The tenth and final instalment of the original Star Trek Universe films, Star Trek: Nemesis was released in 2002. Directed by Stuart Baird (US Marshalls, Executive Decision) it is the final appearance of the Next Generation crew of Star Trek regulars and only just making its many back at the box office, lead to work commencing on the rebooted universe by JJ Abrams in Star Trek.
Captain Jean-Luc Picard (Patrick Stewart) is best man at the wedding of his Commander William Riker (Jonathan Frakes) and Counciller Deanna Troy (Marina Sirtis). As Riker is preparing for his own command, the Enterprise picks up a positronic signal. Having embarked on an away mission, they discover an earlier model of the android Data (Brent Spiner). Meanwhile, the Romulan Senate is attacked and killed by Shinzon (Tom Hardy) who assumes control of the Empire and summons Picard and the Enterprise to Romulus for peace talks.
Star Trek: Nemesis was the tenth iteration of films based on the beloved science fiction franchise and by this time the cracks were starting to show. Everything felt familiar, safe and ultimately tired. The Next Generation crew had completed their seven season run on TV and had starred in 3 films before Nemesis, so there was precious little left in terms of character development. Like any retirement party, Nemesis plays like a fond farewell to a cast whose best days are far behind them.
All the beats are here: A dash of alien planetary scouting, political intrigue then upheaval and a seemingly all-powerful villain who mirrors one of the major characters. This last point in fact is so pronounced that it would be easy to look upon Star Trek: Nemesis as a narrative about identity. Tom Hardy’s portrayal of Shinzon, revealed early as a clone of Picard plays fast and loose with the understanding of shared ideas and draws in a minor exploration of nature versus nurture. However, this is only a surface exploration and despite his best efforts, the young Tom Hardy struggles to match the gravitas and drama brought by his elder clone-brother. Patrick Stewart in fact, seems to be the only one attempting to mine some actual emotion and is so good he actually reveals the failings of the rest of the cast to keep up with him. His performance deserves a far deeper and more engaging narrative than it’s given.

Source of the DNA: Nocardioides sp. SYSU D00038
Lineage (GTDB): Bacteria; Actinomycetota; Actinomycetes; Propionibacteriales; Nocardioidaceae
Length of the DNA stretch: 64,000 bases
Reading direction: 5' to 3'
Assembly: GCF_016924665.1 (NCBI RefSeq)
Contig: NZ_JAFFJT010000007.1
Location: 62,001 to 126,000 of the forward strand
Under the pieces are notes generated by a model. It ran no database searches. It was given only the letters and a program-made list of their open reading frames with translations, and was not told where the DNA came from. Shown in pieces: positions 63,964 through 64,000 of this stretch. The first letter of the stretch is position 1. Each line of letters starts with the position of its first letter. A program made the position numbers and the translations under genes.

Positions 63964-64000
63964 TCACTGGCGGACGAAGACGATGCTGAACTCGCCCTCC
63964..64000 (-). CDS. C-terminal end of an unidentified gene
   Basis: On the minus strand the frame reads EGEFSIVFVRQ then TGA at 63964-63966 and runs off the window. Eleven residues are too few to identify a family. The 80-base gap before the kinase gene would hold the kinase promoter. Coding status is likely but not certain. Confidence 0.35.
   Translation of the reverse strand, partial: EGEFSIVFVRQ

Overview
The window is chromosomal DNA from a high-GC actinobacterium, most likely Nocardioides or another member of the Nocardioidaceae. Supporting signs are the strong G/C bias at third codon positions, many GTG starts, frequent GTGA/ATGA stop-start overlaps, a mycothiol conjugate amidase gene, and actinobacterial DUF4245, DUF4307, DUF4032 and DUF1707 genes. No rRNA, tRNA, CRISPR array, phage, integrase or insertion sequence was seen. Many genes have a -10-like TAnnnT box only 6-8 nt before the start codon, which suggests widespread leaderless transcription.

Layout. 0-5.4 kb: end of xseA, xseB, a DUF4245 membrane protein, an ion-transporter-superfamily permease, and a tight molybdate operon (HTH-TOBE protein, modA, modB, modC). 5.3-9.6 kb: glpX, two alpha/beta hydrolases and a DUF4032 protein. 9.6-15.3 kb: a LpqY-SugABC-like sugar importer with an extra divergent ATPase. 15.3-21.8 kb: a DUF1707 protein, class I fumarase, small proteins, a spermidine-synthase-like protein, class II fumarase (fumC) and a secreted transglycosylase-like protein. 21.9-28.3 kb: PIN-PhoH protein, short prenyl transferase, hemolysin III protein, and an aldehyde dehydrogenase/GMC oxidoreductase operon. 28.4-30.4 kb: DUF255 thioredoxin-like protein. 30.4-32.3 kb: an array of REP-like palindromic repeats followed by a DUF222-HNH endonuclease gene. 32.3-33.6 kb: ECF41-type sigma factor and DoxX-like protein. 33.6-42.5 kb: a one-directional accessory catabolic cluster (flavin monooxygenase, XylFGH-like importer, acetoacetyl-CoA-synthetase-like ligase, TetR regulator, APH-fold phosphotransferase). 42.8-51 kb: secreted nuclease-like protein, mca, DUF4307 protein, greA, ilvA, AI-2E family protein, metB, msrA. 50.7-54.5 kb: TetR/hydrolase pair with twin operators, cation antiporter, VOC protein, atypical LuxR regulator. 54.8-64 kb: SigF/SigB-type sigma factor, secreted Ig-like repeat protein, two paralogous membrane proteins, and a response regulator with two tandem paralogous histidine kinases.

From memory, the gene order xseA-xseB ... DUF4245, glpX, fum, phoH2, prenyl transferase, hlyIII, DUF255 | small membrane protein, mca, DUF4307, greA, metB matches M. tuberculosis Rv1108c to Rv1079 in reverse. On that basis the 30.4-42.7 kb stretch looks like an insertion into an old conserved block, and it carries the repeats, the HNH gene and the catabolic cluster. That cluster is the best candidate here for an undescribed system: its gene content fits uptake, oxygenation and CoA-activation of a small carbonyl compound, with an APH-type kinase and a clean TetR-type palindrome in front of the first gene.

The effects are suitably epic, while the score swells and postures at all the right moments, while the crew give a fair overview to the highlights of the Next Generation tropes and themes. There’s nothing particularly outstanding and it just about sends off the crew of the Enterprise with some class, but characters with their history really deserved a little bit more. Star Trek: Nemesis is less boldly going where no one has gone before, but rather going exactly where it has been in the past.
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